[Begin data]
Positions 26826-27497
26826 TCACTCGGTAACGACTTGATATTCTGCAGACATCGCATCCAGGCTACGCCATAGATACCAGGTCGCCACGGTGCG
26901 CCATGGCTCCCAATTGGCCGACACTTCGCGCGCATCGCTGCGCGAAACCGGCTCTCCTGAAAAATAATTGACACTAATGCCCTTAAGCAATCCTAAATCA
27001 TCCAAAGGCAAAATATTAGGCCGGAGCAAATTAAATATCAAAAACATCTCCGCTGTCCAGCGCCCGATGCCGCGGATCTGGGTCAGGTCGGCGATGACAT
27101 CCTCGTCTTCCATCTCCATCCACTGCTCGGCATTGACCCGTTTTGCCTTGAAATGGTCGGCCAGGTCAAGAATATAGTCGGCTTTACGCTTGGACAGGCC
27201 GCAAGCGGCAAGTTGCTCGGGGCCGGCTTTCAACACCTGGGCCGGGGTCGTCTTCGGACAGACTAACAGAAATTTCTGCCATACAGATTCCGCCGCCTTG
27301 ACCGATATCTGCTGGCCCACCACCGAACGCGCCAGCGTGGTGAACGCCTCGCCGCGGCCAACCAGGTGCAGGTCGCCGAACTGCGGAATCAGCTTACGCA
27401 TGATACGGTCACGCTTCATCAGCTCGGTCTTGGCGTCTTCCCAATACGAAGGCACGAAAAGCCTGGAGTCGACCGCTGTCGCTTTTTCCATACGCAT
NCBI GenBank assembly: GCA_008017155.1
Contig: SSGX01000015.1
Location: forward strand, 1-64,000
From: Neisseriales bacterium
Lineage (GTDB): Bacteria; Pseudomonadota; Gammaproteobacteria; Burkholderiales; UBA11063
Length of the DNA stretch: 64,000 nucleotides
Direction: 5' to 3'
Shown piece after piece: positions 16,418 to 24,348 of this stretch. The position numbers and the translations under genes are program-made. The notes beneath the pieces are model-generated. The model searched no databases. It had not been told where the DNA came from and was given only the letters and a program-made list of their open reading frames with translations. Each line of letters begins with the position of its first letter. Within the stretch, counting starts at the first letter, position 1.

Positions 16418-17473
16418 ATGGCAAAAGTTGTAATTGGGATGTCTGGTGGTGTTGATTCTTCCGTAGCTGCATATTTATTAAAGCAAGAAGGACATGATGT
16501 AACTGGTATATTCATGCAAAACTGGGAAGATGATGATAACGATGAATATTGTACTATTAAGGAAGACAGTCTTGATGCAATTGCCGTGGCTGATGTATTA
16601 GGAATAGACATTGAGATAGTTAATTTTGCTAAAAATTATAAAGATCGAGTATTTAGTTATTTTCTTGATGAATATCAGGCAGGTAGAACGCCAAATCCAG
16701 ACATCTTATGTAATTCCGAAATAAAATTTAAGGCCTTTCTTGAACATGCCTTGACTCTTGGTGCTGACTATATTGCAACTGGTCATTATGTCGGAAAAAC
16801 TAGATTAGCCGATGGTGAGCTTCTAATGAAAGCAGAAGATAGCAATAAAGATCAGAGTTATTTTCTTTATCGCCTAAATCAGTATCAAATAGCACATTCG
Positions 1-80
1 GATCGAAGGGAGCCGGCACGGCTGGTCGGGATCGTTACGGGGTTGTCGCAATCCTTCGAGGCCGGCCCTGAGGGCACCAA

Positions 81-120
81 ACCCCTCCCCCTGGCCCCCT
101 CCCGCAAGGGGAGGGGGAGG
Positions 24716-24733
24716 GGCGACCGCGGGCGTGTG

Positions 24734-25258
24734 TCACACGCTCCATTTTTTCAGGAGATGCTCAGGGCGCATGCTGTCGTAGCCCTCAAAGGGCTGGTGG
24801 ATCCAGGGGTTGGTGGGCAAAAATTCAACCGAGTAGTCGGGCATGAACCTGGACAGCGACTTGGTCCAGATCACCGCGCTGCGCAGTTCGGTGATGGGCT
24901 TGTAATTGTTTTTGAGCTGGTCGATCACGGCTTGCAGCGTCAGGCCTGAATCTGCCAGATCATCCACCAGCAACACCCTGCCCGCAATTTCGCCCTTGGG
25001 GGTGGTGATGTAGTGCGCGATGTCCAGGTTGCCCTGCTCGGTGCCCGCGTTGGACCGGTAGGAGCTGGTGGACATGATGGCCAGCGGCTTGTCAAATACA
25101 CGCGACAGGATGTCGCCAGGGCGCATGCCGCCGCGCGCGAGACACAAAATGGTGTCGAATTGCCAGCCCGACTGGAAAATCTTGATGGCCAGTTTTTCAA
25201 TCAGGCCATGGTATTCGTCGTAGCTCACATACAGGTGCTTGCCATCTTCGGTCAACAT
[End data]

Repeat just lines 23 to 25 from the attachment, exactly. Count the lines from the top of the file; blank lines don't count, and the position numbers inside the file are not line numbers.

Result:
Positions 1-80
1 GATCGAAGGGAGCCGGCACGGCTGGTCGGGATCGTTACGGGGTTGTCGCAATCCTTCGAGGCCGGCCCTGAGGGCACCAA

Positions 81-120